Sunday, 18 August 2013

Gig Review - The Blackwater Fever



The Blackwater Fever
with Rattlehand, The Good Sports and Boss Moxi
Live @ The Zoo (16/08/13)
Words by Jo Michelmore
Pics by Cordell Sanders


Friday night. It had been a long week. I arrived home from work late, confused about the weather, wondering what to wear now that winter seemed to have disappeared. I threw on my favourite boots and rushed out the door to face: traffic. This particular Friday night, there seemed to be a magnetic force between my car and every red light, forcing me to stop hundreds (ok, an exaggeration) of times between my house and the Valley. This did not make me a happy live music lover.


Things got interesting at one particular set of lights. Parked in a mini traffic jam outside The Zoo, staring at another red light, I put my windows down to start the first part of my night. I could hear a familiar sound that often wafts across Ann Street; the sound of guitars and drums entertaining the punters inside and the street people outside. I'm so sorry Boss Moxi! Their pseudo psychedelic 70's style rock sounds are ones I know I would have liked, as from my car they sounded impressive, so I'm hoping I get to witness this for myself sometime soon. I might have been sitting at red light, but I gave Boss Moxi a green light from the drivers seat.




By the time I'd fought the traffic on the roads and the pedestrian traffic on the footpaths, the interesting sight of two 'Australia' beanies, a guy from the 60's and two hipsters awaited me on The Zoo stage. The Good Sports were such an interesting mix of fashion from numerous decades, I really wasn't sure what to expect, but the surf rock sounds that came from the amps were great. I couldn't understand a word of what was said due to the extreme reverb, I couldn't figure out if they were a joke band or not, but they were definitely fun.




The fun was confirmed when drinks were delivered to the stage by friends and the song that seemed their strongest ended the set with a "this is our last song. No, wait, that was our last song..." after they finished. That made me laugh, in a good way and The Good Sports clearly had a lot of fun, which is what counts most. Another green light given for band that had a good time and gave a good time.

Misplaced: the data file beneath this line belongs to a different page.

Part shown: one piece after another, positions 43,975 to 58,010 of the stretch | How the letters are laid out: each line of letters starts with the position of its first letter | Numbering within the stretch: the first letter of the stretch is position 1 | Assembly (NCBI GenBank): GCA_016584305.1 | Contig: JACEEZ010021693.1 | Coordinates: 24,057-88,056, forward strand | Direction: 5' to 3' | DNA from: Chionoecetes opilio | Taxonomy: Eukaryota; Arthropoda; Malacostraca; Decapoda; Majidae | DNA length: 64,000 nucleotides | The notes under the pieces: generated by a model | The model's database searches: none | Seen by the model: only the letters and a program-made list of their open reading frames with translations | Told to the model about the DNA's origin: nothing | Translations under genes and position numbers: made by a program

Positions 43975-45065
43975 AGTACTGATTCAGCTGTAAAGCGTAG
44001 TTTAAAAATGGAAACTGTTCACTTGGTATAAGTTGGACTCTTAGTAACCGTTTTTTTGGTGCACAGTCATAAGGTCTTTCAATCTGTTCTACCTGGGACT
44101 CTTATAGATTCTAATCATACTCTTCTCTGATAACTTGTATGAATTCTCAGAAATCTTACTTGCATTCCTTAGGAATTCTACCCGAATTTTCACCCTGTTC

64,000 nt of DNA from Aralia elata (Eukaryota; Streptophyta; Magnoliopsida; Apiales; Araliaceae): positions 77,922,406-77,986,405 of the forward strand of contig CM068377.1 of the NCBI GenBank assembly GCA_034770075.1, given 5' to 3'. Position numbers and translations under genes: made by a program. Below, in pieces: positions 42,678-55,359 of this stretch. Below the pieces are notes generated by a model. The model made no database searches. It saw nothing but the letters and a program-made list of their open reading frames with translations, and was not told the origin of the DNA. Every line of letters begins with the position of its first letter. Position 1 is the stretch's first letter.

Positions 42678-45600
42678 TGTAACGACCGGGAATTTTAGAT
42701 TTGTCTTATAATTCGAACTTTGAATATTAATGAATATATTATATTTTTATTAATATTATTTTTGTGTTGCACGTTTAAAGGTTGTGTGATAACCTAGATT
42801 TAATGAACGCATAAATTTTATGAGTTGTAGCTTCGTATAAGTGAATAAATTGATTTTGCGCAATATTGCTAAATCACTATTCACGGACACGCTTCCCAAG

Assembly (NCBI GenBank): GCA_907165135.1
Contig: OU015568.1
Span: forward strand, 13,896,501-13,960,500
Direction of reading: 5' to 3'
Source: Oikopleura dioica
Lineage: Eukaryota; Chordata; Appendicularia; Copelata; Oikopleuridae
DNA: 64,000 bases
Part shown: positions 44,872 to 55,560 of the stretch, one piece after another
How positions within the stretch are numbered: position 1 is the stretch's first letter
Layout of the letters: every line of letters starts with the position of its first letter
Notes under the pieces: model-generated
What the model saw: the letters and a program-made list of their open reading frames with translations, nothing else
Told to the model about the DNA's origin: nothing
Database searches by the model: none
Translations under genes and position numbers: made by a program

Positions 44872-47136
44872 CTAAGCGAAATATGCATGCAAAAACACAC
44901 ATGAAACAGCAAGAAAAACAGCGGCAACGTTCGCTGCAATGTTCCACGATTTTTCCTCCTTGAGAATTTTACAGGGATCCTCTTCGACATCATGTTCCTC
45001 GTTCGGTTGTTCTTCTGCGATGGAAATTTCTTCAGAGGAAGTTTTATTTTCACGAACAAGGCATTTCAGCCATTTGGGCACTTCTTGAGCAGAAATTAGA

By the time Rattlehand took to the stage, I was immediately impressed. Clearly, from the very first note of the first song, this is a band that know their blues, know their country, know their talent and aren't aren't afraid to indulge in all of those things. Powering through a set of bluegrass, country and rock, I couldn't help but sway and get lost in some intense story telling lyrics that all good country blues bands should be.




Engaging the crowd in conversation, I wasn't prepared for how good Rattlehand were and they got even better when they invited the audience to the stage to collect a 'free song in a bottle'. Yes please. Download very appreciated! Finishing with 'Wellhead Blues', a song with a special message; "don't fuck the world!", this is a band I am a definite fan of and look forward to hearing more of the their goodness. Yes, Rattlehand deserved a big green light in my Friday night.



This gig of The Blackwater Fever is one I'd been waiting to see for a while. After falling for their awesome dirty rock blues last year at a gig they played with Gin Wigmore, then becoming a confirmed fan at the release of their album The Depths earlier this year, I knew I was going to witness something special on Friday night. Opening with the deep, dark sounds of 'When The Night Comes', they proved they're a band not to mess with. Although the crowd wasn't huge, it seemed that the intense sounds drew every person in the venue to the stage, Shane Hicks' vocal dragging the people from the bar to the front and Jed A. Walters' dramatic stage presence hard to ignore.




Sometimes blues, sometimes driving drums, sometimes simple rock n roll, sometimes magical keys, they were the band I had expected, totally amazing, a little enigmatic and a lot of impressive, it was hard not to move and sing along to tracks like 'Won't Cry Over You' and it was hard not to be in awe of the drumming skills of Andrew Walter on songs like 'Seven White Horses'.



The three guys that are The Blackwater Fever make up one of those bands that were born to perform. The dramatic pause between 'Don't Fuck With Joe' and 'Now She's Gone' proved that they think about their performance, they love what they do and they like to reward those that make the effort to see them. To watch them perform songs like 'Can't Help Yourself' with such intensity and 'Oh Deceit' with such vigour was such a pleasure, this is the type of band that makes seeing live music so much fun and makes me keep fighting traffic to get to gigs over and over again. The Blackwater Fever? I give you the biggest green light of the night, you were worth every red light I faced to get there and I'd sit through a hundred more to see you play again!


You can check out some pics from the gig (and a heap of other gigs too!) over on facebook and also on instagram


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